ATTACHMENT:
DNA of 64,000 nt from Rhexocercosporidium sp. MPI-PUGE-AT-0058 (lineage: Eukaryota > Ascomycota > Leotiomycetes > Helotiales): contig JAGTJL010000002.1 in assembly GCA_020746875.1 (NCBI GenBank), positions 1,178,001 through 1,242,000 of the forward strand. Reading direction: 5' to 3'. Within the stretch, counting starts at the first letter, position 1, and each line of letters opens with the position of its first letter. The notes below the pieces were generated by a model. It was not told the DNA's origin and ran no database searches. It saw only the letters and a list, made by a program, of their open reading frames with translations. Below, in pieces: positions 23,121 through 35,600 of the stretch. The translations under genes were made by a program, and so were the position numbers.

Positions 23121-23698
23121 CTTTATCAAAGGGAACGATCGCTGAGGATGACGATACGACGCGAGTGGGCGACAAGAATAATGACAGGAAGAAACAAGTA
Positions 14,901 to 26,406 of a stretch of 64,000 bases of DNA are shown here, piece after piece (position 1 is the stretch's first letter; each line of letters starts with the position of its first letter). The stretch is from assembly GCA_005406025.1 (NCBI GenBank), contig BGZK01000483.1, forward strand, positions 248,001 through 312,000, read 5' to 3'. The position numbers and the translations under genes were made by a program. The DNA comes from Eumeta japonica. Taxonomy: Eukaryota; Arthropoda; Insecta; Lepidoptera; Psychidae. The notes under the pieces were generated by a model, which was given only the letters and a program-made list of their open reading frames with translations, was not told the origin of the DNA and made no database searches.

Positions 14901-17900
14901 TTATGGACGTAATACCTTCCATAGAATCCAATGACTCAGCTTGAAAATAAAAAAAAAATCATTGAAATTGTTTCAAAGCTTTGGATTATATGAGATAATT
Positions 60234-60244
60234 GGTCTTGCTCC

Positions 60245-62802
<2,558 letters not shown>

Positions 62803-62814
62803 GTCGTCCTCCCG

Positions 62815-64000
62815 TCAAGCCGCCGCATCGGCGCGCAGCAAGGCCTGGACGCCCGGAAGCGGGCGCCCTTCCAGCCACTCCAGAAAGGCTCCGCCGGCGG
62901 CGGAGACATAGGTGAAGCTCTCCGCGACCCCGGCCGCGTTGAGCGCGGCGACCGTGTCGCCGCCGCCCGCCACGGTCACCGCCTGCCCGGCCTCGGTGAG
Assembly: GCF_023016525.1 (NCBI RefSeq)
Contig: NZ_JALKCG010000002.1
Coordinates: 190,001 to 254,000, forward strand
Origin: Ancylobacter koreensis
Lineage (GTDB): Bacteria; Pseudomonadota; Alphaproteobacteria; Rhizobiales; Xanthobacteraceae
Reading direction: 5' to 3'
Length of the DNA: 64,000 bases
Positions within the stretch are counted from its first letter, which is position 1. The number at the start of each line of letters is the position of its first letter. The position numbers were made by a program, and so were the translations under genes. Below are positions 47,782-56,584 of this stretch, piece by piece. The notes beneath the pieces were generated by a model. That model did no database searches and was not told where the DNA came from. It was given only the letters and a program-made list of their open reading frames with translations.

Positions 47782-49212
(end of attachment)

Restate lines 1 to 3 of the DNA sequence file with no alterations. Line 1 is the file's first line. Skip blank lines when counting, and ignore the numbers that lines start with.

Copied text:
DNA of 64,000 nt from Rhexocercosporidium sp. MPI-PUGE-AT-0058 (lineage: Eukaryota > Ascomycota > Leotiomycetes > Helotiales): contig JAGTJL010000002.1 in assembly GCA_020746875.1 (NCBI GenBank), positions 1,178,001 through 1,242,000 of the forward strand. Reading direction: 5' to 3'. Within the stretch, counting starts at the first letter, position 1, and each line of letters opens with the position of its first letter. The notes below the pieces were generated by a model. It was not told the DNA's origin and ran no database searches. It saw only the letters and a list, made by a program, of their open reading frames with translations. Below, in pieces: positions 23,121 through 35,600 of the stretch. The translations under genes were made by a program, and so were the position numbers.

Positions 23121-23698
23121 CTTTATCAAAGGGAACGATCGCTGAGGATGACGATACGACGCGAGTGGGCGACAAGAATAATGACAGGAAGAAACAAGTA